Friday, February 24, 2012
Excerpts from Christine Swanton's "Heideggerian Environmental Virtue Ethics".
In this chorus of his song "Like a Rolling Stone" Dylan succinctly describes four aspects of not dwelling:
To be without relationships,
To have no sense of home,
To be unknown, forgotten, invisible,
To be a perpetual wanderer, with no roots.
Consider now the orientation to the world that is appropriate to Dasein as a being that dwells. Recall that an orientation consists of nested modes of "primordial" disclosure: states of mind—notably understanding and emotional attunement—that themselves are made possible through discourse, our communicative relation to our fellow human beings. Such orientation "opens up" the world in ways that we explicate in the next two sections. What then is the fundamental orientation of dwelling? This orientation "opens up" the world as "holy."
. . .
(1) We are open to the mystery of the world as a whole (Being). That is we must recognize that being open to the world in a certain way is always at the same time being closed to it—the world ‘‘withdraws’’ in that respect.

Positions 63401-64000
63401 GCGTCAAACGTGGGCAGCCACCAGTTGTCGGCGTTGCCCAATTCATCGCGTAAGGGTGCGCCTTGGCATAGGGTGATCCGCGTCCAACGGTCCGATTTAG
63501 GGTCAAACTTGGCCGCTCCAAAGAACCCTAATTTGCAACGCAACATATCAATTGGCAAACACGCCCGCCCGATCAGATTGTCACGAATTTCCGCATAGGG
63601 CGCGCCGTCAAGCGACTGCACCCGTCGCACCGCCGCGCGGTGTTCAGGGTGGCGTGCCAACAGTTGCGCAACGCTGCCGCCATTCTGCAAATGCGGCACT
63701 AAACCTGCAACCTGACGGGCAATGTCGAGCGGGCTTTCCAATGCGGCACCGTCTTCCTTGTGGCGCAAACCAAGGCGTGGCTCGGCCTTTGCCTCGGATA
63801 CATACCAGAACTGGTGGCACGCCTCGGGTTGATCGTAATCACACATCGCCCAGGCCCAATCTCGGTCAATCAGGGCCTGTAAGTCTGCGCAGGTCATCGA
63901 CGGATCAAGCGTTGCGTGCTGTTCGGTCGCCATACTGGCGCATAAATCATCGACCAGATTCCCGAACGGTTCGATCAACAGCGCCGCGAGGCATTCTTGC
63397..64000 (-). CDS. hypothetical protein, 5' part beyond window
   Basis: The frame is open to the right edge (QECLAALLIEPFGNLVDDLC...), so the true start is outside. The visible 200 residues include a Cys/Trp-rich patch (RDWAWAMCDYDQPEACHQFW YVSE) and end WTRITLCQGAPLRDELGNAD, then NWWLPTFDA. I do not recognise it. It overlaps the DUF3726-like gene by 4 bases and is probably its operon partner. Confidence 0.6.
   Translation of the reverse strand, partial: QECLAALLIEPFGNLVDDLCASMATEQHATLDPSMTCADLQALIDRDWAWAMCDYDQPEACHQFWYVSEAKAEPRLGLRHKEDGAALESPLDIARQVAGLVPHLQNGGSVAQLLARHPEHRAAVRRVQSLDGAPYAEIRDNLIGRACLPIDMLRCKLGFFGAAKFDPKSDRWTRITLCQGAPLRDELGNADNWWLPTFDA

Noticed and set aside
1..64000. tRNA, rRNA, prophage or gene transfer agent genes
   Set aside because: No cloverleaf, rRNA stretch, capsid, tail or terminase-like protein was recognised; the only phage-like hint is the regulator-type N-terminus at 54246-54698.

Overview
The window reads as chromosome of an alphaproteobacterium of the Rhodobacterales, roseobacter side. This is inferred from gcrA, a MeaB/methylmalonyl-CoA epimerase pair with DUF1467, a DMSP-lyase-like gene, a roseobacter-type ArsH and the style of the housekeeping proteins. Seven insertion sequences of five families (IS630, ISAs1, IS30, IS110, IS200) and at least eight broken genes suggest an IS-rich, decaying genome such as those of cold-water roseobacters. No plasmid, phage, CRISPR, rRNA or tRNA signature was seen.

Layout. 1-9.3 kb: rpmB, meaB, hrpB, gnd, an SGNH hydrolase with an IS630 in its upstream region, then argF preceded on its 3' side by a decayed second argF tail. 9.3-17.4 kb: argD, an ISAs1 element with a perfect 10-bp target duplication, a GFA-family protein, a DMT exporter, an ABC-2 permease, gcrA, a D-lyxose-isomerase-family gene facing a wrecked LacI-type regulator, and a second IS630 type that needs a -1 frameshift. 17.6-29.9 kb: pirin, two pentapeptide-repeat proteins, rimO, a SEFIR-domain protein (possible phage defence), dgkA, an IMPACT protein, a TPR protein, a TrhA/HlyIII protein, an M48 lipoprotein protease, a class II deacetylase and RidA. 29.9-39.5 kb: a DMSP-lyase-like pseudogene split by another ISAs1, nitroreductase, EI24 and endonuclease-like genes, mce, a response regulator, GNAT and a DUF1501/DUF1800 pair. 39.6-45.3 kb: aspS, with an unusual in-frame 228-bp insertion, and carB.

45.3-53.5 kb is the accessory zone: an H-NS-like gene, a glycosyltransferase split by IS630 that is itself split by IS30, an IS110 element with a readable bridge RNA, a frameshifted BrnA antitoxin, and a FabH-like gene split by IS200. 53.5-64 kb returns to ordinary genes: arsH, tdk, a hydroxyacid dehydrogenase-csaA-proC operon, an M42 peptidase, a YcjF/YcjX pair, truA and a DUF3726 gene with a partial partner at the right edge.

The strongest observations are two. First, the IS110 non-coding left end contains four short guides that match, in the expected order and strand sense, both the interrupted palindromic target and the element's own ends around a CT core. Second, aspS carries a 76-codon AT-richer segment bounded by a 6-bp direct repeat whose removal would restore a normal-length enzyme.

. . .
(2) We are open to the mystery of the world as a dwelling place, and as a dwelling place the world consists of the "four-fold"; "earth," "sky," "mortals," and "gods."
. . .
(3) We are open to the world of the four-fold as something to care for and as something in which we have confidence that we will be cared for.
. . .
(4) We are open to the world as a caring and to be cared for four-fold as a local dwelling place, local with respect to time (as a world with a heritage), and local with respect to place. Our dwelling place is our place, and is thus special to us. This feature is essential to a sense of rootedness, so important for dwelling.
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